living in dementia care center.
Silently… I gathered the puzzles together; on my drive home, Mary’s video played over and over and the tears rolled down.
As I laid a 6 piece puzzle for dementia in front of Mary, I asked if she wanted to work on it. She nodded… yes.
Slowly, I separated the 6 piece puzzle, laying pieces within her reach.She eagerly picked up one piece, then another, turning and closely observing, each knob.
Mary knew the pieces went together, but how?
She held the pieces in her hands, adjusting each knob on it’s edge, then flat, intensely, testing each opening.
After a bit, I tapped on the table saying it would be easier here and the pieces will stay together.
She obediently put the pieces on the table and tried earnestly to find two that went together.
I didn’t rush her; I was pulled into her time.
Discovering a piece Mary liked, she twisted and turned it, measuring each knob and her search began.
Her fingers moved slowly over the pieces, feeling their curves before they made their way into the puzzle.
Mary like many other dementia patients, tried to force pieces into place. Sometimes she would have the right piece, but could not make it fit because it was on top of another, this is common.
When this happened, I would slowly guide the piece into place, saying, it fits perfect. When possible I gently guided with one finger… just a little nudge and it falls into place, showing her, you don’t have to force it.
When she completed a puzzle… You did a good job Mary!
And she pointed for another puzzle.
As Mary started her 2nd puzzle, I moved across the table to observe her from a distance.
She took the puzzle apart, laid the pieces around, just as I did and then began her inspection.
Picking up one piece, analyzing every curve, randomly pick up another, testing the knobs in open areas searching for that right fit.
This process was done in her hands not on the table. I was thinking later, perhaps she needed to get the pieces closer to see them clearly OR maybe she just wanted to, only Mary knows.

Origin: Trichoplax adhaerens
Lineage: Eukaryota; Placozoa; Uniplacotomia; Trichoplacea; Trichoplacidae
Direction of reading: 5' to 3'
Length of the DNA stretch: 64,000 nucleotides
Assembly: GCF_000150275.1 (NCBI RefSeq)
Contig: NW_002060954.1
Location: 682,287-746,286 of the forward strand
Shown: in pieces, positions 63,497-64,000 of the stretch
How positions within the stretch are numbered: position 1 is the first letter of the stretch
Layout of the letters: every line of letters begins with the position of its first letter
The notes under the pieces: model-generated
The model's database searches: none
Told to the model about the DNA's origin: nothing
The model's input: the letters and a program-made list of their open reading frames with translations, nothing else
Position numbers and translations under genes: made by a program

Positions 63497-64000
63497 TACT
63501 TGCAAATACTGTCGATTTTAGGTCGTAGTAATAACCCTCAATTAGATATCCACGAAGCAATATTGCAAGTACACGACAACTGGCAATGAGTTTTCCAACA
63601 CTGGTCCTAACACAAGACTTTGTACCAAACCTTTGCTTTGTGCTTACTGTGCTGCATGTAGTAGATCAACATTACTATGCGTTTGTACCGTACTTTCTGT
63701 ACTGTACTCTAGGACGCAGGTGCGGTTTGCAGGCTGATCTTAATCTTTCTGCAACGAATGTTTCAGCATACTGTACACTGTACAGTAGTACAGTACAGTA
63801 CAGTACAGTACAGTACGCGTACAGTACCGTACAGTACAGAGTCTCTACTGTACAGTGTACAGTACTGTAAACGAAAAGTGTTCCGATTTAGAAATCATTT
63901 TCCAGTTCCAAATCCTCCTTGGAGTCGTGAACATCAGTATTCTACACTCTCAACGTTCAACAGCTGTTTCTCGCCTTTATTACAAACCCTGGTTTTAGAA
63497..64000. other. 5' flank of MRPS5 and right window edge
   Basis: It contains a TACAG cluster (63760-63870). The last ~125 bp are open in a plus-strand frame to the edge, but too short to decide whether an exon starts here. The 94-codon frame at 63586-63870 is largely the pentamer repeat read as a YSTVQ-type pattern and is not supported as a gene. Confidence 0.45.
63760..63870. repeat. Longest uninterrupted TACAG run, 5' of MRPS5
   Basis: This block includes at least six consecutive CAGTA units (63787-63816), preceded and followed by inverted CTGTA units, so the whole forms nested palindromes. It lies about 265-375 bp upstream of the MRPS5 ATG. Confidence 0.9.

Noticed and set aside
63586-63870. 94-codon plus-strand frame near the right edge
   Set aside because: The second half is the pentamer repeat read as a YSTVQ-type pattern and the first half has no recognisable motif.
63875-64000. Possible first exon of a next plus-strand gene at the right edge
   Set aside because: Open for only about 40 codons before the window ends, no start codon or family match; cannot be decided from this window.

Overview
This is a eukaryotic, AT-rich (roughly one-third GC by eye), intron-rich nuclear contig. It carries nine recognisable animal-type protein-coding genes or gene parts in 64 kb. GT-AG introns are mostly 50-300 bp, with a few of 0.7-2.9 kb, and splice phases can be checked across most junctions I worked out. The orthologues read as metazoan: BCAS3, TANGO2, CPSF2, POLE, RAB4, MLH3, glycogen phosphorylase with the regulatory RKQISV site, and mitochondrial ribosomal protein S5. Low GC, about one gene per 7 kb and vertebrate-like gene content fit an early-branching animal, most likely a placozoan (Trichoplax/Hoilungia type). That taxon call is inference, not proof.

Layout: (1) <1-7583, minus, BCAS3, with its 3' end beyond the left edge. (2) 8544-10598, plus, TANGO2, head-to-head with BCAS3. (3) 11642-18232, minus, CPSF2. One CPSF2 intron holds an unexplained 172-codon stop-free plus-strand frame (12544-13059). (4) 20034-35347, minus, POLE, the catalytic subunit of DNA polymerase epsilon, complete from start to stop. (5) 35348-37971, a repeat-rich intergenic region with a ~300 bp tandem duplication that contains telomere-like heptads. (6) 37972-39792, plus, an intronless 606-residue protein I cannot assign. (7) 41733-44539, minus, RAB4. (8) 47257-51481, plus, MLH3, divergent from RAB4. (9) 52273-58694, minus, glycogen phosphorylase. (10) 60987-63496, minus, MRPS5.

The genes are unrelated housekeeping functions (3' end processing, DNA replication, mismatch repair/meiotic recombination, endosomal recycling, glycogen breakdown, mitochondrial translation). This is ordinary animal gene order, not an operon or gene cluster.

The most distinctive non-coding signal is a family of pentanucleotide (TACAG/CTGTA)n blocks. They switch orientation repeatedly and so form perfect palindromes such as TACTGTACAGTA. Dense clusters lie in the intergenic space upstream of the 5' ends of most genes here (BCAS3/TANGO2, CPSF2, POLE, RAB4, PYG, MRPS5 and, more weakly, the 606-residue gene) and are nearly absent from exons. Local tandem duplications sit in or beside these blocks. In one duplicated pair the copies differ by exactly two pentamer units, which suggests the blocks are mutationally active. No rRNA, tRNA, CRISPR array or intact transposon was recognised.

She was extremely focused, not hurried, when she felt the pieces in her hands were correct, she would put them into the pieces on the table.
Every once in a while she looked up at me, not saying anything, but her eyes told me, she wanted my help and her hands were in a holding pattern on the puzzle.
Each time the piece(s) were correct, sometimes the angle was off, or one piece was on top of another and she could not get it to fit, but she was never frustrated or anxious.
Each time Mary completed a puzzle, good job, it is perfect. You are great with puzzles!
Immediately, she reached for another puzzle, and we would go through the process again.
It took Mary about 7-10 minutes to put the first 6 piece puzzle together. I don’t know if she was faster at the end of our session, but her touch became softer and smoother placing the chunky pieces down and into place.
I could actually see a visual change in her hands while placing pieces down and definitely more relaxed.
Mary was amazing!
On automatic, intense, full concentration, never taking her eyes off the puzzle or pieces… except, when she looked up at me.
After she completed all of the different 6 piece puzzles, I had with me (7), I asked if she had a favorite puzzle.
Not responding right away, I thought perhaps she didn’t understand or hear me, THEN, she picked one up and said “this one”. (Title: Going Out)
I had been with Mary an hour, heard nothing, no facial expression, her eyes were her voice. It was amazing to me, hearing her voice and making her choice.
Recap of Mary’s unique way
Mary would discover two pieces that went together, by putting them together in her hands, then, laid them down on the table. Find two more pieces, put those together in her hands; then tried to maneuver those two pieces (together) into the puzzle on the table.
This is rather difficult.
Mary usually had the right pieces and knew where to put them, and if she couldn’t put them into place, she would look up, this was my cue.
After several puzzles it appeared Mary was studying the picture more, by gliding her finger on the top surface of the knobs, rather than on the edge.
She would have continued all day, non stop, even though she was silent, expressing only by her actions and pointing, wanting to do more.
She was experiencing success and I was in awe, observing her amazing way of looking and working with the puzzles.
I was impressed with Mary’s intense focus, nothing distracted her; she was enjoying what she was doing, even though she was silent.
Bingo was being played in the same room, I kept asking if she wanted to stop and play bingo. She shook her head no and pointed to another puzzle.
Doctors say that old habits are buried in our memories, this is one reason puzzles are beneficial exercises for Alzheimer’s and Dementia patients.